Imbalances in lipoprotein metabolism have been associated with vaso-occlusive events in individuals with sickle cell disease (SCD). The research, led by Dr. Eric Soupene in Dr. Frans Kuypers' laboratory, identified high-density lipoprotein (HDL) metabolites in SCD plasma that enhance inflammation and diminish the effectiveness of current therapies. This study has been published in Experimental Biology and Medicine.

The patients with SCD contain mutated hemoglobin, abnormalities in cholesterol metabolites, and other plasma components. In SCD, the red blood cells (RBCs) become inflexible and adhere to the walls of blood vessels and limit the delivery of oxygen to cells and tissues. The defects in plasma components exacerbate vaso-occlusive events. Replacement of the sickle RBCs with normal RBCs is the only treatment, but that does not improve defects in the plasma components. Thus, plasma will form a proinflammatory environment that can diminish the effectiveness of treatment.

Earlier research has shown that the proinflammatory environment in SCD patients diminishes the high-density lipoprotein (HDL) activity. In the current research, Dr. Soupene and colleagues characterized HDL metabolites in SCD plasma and their impact on endothelial cell function. SCD plasma showed variations in the size distribution, but not the total level, of HDL. However, HDL was depleted of the pre-β particle. This partly explains about the malformed plasma cholesterol content seen in SCD patients.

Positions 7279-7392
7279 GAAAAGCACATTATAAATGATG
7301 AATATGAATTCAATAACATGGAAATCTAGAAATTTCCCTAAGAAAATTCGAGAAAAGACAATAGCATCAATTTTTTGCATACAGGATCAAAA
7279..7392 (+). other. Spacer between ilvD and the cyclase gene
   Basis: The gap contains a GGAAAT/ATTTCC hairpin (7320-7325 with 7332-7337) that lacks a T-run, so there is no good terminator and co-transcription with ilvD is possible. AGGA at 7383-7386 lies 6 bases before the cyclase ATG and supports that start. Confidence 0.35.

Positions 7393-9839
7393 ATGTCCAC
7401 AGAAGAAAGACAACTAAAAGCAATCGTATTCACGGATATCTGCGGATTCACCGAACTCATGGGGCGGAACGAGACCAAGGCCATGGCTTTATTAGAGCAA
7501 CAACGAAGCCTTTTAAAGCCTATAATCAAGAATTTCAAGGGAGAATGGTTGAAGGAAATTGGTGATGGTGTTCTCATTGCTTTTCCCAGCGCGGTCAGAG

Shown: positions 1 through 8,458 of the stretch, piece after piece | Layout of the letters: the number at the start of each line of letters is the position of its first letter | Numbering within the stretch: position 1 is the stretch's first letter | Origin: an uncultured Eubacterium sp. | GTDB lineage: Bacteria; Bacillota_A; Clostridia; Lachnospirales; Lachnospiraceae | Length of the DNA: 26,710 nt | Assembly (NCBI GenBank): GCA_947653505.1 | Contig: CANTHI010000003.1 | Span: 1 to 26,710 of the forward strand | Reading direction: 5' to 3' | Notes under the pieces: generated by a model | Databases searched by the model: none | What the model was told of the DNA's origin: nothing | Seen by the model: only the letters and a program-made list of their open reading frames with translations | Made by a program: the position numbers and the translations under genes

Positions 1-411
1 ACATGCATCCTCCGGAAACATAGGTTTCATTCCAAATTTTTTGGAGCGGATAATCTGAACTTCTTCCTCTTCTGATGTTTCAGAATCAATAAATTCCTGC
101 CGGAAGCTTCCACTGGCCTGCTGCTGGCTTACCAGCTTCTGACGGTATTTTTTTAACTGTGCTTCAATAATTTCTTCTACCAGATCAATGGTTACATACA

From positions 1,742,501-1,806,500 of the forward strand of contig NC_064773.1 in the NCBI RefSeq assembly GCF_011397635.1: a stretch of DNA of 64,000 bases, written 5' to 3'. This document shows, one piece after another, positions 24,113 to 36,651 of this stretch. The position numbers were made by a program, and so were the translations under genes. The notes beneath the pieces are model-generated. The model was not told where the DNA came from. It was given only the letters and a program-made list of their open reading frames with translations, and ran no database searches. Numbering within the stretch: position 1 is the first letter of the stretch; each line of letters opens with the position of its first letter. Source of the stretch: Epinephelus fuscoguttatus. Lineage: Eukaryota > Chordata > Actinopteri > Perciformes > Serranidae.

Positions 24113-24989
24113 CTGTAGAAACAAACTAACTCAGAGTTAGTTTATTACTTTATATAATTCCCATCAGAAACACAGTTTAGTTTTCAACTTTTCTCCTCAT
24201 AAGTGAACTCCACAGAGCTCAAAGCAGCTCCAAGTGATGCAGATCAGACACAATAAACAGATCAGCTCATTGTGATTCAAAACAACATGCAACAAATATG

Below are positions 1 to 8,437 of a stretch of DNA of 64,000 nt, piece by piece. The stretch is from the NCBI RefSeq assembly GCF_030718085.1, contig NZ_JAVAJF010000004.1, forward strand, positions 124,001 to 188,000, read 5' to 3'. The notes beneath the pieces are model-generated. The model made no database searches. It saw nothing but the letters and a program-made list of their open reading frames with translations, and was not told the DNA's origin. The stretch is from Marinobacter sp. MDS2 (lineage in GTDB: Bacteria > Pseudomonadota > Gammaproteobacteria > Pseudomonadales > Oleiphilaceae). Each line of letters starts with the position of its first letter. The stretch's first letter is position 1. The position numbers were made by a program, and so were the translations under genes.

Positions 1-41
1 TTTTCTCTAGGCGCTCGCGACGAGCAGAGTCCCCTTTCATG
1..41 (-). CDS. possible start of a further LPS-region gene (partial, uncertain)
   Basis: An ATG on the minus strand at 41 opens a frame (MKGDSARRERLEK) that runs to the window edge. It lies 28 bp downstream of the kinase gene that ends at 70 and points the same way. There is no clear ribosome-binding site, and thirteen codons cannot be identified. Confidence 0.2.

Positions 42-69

HDL isolated from SCD plasma upregulated PTX3; which is a predictor length of inflammatory episodes in SCD; in endothelial cells. The addition of the heme-scavenger hemopexin (Hx) blocked PTX3 upregulation by SCD plasma. Hence, lipoprotein alterations were determined to be associated with SCD pathology. On this basis, whole blood transfusion containing RBCs and plasma may be a more effective treatment for vaso-occlusive events. "RBC exchange therapy, a well-accepted transfusion treatment of SCD patients, may have to be re-evaluated. Replacing only the red blood cells underestimates the important alterations in the plasma compartment," according to Dr. Soupene.

"Soupene and colleagues have provided an important new view on treatment of vaso-occlusive episodes. They demonstrate an altered HDL particle size distribution in SCD plasma that leads to increased inflammatory response. Their work points to a consideration of whole blood transfusion, as an alternative to RBC exchange therapy, as a treatment for vaso-occlusive episodes," Dr. Steven R. Goodman, Editor-in-Chief of Experimental Biology and Medicine, concluded.